That’s a long time to live with a dog.
Seven whole decades. A lifetime; and now he sits in the waiting room of the local – and I should add, excellent – dog rescue, waiting to see if he can have one more. Just one more.
He has a stick. He looks your typical pensioner. Appearances, though: one can polarise one’s thinking so easily, can’t one?
When I arrived at the Dog Rescue Centre, it was raining and inhospitable and I was early to meet my contact (Freddie, Age:3, black lab/retriever cross, softie in every way). I stood and flapped my arms against my coat to keep warm. And then the door opened a crack and a weatherbeaten face looked out. “You want to come in?” it asked. “Cold out there.”
Ah, so there was a waiting room, even out of hours. How kind.
I sat down, and we got to talking.
“Which one are you after?” he said.
“Freddie, I said. “Black lab retriever cross. You?”
He didn’t answer directly. He had come two weeks ago to find a dog but they had looked at him and said a big dog might be a hazard for him; wouldn’t he like something smaller?
It became clear that he wanted a collie. His last dog had been a collie, and she had recently died, and he was heartbroken. She had gone everywhere with him, and now people – on the bus, walking along the street, walking by the river -would ask him: “Where’s your dog?”
Each query, he said, hurt rather like a knife.
And so he was back, hoping for a collie to go with him wherever he went. And a collie had arrived that morning, sent from Ireland on a ferry, complete with pet passport, to save it being put down.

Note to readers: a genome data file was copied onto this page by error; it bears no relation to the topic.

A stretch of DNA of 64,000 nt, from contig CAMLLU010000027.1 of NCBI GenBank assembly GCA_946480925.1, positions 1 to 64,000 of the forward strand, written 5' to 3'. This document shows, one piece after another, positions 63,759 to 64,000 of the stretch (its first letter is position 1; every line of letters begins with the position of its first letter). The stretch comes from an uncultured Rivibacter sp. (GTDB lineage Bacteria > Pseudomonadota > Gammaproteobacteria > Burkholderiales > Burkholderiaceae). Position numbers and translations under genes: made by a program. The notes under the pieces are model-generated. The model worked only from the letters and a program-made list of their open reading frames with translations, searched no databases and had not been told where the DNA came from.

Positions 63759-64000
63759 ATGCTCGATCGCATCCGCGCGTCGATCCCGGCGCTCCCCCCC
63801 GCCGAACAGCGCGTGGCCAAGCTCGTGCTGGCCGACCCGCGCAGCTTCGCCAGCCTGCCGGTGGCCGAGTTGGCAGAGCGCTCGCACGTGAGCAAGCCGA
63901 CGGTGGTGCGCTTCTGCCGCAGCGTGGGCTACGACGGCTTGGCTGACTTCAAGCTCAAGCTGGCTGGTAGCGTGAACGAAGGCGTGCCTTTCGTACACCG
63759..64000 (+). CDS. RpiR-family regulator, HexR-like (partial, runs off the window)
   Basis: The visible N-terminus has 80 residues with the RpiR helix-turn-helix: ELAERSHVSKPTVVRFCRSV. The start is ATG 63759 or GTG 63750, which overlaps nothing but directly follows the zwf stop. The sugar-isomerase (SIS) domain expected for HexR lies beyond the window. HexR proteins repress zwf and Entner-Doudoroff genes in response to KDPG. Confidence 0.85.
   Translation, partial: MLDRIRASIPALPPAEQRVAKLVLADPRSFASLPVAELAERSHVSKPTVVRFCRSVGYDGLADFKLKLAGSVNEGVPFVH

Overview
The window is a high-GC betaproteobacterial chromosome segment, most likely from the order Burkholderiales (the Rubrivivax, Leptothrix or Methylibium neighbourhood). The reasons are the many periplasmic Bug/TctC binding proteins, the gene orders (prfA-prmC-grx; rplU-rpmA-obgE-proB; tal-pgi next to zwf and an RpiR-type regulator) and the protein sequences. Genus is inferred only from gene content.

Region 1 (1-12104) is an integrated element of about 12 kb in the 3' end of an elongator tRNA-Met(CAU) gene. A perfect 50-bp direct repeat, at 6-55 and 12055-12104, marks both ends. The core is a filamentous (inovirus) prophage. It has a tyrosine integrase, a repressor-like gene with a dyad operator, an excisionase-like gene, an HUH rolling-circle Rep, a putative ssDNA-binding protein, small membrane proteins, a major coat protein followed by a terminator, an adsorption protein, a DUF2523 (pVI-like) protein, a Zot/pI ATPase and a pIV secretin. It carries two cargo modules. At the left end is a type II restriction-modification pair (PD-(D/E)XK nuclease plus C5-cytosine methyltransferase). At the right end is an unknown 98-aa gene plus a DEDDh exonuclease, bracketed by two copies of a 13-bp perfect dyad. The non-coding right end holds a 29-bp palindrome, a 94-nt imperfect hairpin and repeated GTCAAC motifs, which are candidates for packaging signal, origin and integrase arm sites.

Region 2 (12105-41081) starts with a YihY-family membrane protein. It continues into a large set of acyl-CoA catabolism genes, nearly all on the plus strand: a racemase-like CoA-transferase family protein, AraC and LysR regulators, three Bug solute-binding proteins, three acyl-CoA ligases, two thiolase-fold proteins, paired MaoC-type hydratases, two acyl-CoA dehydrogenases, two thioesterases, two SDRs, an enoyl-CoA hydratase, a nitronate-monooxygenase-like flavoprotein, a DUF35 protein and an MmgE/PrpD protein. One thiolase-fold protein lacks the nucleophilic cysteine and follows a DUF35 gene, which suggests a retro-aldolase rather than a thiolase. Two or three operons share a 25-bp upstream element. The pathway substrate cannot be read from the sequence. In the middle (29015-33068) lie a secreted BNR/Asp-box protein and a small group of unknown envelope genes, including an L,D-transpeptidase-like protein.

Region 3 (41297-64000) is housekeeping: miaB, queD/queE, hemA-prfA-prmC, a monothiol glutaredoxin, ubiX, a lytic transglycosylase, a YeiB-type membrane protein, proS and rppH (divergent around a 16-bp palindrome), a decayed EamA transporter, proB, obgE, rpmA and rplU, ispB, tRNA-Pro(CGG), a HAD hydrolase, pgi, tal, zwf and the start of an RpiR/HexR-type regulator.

He had come a very long way – in British terms, that is. He had started out two hours before from the outskirts of London, and paid £20 for a taxi to get himself from the station to the rescue. “I had to walk across the fields to get to the bus, get a bus to the station, and then get a taxi when I got to this end,” he said.
Fields, I asked? He lived surrounded by fields?
Indeed he did. And behind his house runs the river which supplies the great ornamental ponds of Hampton Court. There are some beautiful places on the outskirts of London, if you care to look. The Colne Valley is one of them. And if that collie made its way to him, it would have all those fields and that river. The gentleman walks miles every day.
Yet the rescue, responsible for the welfare of the people they home dogs with as well as the dogs they home, was reticent to home such an active, bouncy dog as a collie with someone who looked as if they might be knocked over by such a weight of canine enthusiasm.
But my gentleman had lived with active, bouncy dogs for 70 years, he told me. How was he supposed to live without one now?
The staff came to meet us. Which dog was I interested in, they asked, and I said, Freddie please, and was led off. As I left, I heard another of the staff talking to the old gentleman. “Would you consider something smaller?”she was saying, kindly. But then, she didn’t know about the Colne, or the miles he had walked today to get to the bus stop, or the knife in his heart.
Life is many things, but it is not fair.